James Cowie RSA 1886 -1956
Elected ARSA: 18 March 1936
Elected RSA: 10 February 1943
This Academy suffered a great and grievous loss when James Cowie, Secretary of the Academy from 1948 to 1953, died on 18th April 1956. A man of the highest integrity, intellectual distinction and artistic achievement, Cowie was born at Netherton of Delgaty near Cumines-town, Aberdeenshire, of farming stock in the year 1886.
He attended classes at Aberdeen University. Obtaining a teacher’s certificate, with distinction in drawing, he decided not to graduate, but to take up a post as Art Master in Fraserburgh Academy. In 1912 he resigned his position there and entered the Glasgow School of Art, where he studied painting under Maurice Grieffenhagen. He was one of a group who attracted attention both before the outbreak and after the conclusion of the First World War.
He was appointed Art Master in Bellshill Academy, Lanarkshire, where he remained for more than 20 years, and while teaching here found ample material for his own work among the young pupils who were under his charge. Indeed, the penetrating studies he made of them rank among the most important of his work.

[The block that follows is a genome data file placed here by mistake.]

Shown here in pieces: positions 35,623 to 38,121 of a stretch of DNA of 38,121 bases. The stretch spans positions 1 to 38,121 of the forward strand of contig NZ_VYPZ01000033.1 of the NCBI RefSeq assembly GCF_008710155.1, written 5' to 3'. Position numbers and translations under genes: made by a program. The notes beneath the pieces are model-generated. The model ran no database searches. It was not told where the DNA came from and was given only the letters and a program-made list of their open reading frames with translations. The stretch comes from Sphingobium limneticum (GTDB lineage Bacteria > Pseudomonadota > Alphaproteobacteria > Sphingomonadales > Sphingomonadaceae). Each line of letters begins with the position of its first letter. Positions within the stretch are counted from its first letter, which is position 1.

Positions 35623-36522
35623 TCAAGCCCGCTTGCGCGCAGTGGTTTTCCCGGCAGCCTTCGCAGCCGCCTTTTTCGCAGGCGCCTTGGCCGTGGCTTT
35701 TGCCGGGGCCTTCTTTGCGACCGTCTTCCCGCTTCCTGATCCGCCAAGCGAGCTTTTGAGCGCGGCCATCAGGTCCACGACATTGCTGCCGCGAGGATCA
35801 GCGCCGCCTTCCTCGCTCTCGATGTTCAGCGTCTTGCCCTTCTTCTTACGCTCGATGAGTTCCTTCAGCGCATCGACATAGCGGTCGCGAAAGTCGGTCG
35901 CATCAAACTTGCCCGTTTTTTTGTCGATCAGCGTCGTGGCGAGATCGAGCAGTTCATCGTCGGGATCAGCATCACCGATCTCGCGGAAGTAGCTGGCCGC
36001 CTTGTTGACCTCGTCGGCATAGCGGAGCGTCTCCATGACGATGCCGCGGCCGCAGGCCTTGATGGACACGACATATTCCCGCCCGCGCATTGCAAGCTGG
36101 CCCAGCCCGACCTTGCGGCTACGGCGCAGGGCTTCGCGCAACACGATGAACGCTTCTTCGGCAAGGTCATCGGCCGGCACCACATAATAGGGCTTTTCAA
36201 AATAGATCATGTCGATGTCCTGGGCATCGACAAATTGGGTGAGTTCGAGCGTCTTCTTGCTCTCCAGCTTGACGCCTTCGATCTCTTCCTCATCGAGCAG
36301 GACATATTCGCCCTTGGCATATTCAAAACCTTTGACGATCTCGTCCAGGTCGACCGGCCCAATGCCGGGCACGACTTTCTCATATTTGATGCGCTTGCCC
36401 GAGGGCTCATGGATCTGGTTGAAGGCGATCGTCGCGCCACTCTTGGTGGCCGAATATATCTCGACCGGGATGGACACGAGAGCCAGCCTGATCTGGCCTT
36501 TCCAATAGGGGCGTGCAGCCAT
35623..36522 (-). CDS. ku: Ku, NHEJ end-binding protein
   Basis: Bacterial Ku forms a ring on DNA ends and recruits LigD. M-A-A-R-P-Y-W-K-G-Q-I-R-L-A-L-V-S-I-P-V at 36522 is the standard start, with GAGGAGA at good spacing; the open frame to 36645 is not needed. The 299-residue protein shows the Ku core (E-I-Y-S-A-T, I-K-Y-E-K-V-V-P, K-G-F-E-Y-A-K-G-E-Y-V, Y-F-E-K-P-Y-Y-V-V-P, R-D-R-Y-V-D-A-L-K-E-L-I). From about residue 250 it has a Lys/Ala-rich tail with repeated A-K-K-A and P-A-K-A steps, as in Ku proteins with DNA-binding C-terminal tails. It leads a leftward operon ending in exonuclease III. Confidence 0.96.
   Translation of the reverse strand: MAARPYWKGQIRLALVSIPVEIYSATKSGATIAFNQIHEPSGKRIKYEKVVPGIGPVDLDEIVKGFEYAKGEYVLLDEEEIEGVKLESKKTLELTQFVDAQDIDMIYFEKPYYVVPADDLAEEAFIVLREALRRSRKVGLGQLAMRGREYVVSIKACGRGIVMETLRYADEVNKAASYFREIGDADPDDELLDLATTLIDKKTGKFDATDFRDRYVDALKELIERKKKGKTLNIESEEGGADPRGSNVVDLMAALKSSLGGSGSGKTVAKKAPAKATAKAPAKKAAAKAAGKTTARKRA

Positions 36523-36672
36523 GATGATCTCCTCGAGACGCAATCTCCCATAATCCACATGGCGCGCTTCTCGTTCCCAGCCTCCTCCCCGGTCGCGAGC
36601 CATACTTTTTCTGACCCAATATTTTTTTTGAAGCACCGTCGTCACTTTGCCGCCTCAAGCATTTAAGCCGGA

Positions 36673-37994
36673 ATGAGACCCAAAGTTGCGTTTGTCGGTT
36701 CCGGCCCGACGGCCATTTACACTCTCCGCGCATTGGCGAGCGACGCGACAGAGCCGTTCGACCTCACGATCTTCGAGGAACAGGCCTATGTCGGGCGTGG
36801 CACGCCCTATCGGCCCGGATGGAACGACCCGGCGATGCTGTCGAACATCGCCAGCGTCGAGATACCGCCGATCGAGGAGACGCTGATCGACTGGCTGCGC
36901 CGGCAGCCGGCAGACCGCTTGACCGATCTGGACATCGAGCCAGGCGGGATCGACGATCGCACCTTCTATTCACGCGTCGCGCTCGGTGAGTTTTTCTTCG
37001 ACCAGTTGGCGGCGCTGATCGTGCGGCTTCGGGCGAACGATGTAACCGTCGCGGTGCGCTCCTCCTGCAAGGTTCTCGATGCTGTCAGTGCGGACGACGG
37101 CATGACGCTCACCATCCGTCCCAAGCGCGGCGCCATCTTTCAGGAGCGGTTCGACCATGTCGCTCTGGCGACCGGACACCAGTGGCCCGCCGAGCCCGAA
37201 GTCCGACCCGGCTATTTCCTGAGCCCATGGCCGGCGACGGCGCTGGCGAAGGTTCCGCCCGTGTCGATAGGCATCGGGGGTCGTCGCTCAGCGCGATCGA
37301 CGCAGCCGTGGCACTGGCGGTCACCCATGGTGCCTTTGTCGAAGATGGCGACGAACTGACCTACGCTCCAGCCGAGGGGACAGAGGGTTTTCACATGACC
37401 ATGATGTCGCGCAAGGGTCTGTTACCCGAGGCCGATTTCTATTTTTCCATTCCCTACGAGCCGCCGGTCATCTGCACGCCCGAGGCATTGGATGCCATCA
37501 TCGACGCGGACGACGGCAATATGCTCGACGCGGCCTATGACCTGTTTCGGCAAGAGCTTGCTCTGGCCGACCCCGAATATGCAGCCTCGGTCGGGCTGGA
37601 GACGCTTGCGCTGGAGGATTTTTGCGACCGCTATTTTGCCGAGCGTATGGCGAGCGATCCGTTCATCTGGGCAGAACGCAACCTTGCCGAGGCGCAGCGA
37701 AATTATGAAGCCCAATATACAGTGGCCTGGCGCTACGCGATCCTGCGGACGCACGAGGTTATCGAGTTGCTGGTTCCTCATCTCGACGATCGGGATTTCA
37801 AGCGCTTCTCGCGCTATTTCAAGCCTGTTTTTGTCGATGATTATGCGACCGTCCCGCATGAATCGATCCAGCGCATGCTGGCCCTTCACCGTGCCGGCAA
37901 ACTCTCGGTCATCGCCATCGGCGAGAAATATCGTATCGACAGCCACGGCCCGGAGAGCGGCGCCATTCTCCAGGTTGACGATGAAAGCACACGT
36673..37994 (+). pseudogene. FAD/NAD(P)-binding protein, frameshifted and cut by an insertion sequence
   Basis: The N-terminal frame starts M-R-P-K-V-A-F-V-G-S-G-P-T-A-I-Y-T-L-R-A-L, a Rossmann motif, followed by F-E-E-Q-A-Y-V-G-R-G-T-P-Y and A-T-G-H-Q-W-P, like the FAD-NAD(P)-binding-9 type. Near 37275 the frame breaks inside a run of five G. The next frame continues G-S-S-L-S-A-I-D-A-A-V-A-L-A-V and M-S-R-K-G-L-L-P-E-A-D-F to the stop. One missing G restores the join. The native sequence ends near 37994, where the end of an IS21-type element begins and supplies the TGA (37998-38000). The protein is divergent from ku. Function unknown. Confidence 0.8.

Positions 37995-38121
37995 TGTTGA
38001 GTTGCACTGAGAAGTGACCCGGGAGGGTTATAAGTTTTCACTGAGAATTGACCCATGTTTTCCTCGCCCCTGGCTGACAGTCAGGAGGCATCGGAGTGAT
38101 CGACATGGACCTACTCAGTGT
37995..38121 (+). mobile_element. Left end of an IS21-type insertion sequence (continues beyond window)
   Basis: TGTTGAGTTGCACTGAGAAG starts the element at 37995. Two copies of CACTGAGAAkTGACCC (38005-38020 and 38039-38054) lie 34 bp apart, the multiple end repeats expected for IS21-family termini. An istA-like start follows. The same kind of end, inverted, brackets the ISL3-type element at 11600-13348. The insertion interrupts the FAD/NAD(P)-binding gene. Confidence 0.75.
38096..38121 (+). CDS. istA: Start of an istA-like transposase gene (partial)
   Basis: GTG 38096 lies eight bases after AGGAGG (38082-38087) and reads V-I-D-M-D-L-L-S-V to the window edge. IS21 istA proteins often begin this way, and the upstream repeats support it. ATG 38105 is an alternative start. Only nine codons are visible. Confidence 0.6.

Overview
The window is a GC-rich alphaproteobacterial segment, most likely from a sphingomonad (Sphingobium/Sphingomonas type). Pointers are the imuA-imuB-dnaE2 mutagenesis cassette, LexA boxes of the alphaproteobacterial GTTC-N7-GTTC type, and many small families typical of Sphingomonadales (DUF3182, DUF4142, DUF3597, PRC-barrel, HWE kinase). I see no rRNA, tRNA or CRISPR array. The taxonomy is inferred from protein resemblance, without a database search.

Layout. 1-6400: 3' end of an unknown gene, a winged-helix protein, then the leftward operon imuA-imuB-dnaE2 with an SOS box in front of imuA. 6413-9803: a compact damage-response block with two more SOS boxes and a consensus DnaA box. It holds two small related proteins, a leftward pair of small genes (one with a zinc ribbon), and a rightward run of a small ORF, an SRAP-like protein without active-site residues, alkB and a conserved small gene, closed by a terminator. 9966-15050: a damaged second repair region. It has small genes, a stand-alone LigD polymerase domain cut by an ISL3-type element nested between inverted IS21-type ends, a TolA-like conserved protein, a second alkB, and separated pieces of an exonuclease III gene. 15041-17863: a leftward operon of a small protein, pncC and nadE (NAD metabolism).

He exhibited at the Glasgow Institute, the Royal Scottish Academy, and held several one-man shows. In1935hewasappointedprincipal teacher of painting in Aberdeen, in 1936 he was elected A.R.S.A. and in 1937 he was invited to take up the post of Warden at Hospitalfield, Arbroath. In both these posts he exerted great and beneficial influence
on his students. In 1943 he was elected R.S.A. and in 1948 retired from Hospitalfield and settled in Edinburgh.
Apart from his work in painting and drawing, Cowie was a distinguished student of literature and made important translations from Chaucer into modern English. An honour which gave him very great pleasure was the honorary degree of LL.D. which the University of Edinburgh conferred on him in 1952.
Illness compelled him to retire from the Secretaryship of the Academy and from active professional work in 1953, just at a time when a much wider appreciation of his work was bringing him well-deserved material success.
His work was marked by intense individuality, and he cannot be said to have belonged to any particular group. He was a traditionalist in his pursuit of searching and intimate drawing, and modern in the free way he dealt with subject and the introduction of transparent planes and other details which he incorporated into his compositions
with the greatest ingenuity.
An important part of his work is the number of small drawings and studies made to assist him in his larger pictures. Of these it can be said, as Dr. Johnson said of Goldsmith—‘‘ He touched nothing that he did not adorn.”
Apart from the Diploma Collection, his work is represented in the Walker Gallery, Liverpool, the Aberdeen Art Gallery, the Glasgow Art Gallery, the Scottish Modern Arts Collection, and the Arts Council Collection, as well as portraits in several institutions.
RSA Obituary, transcribed from 1956 RSA Annual Report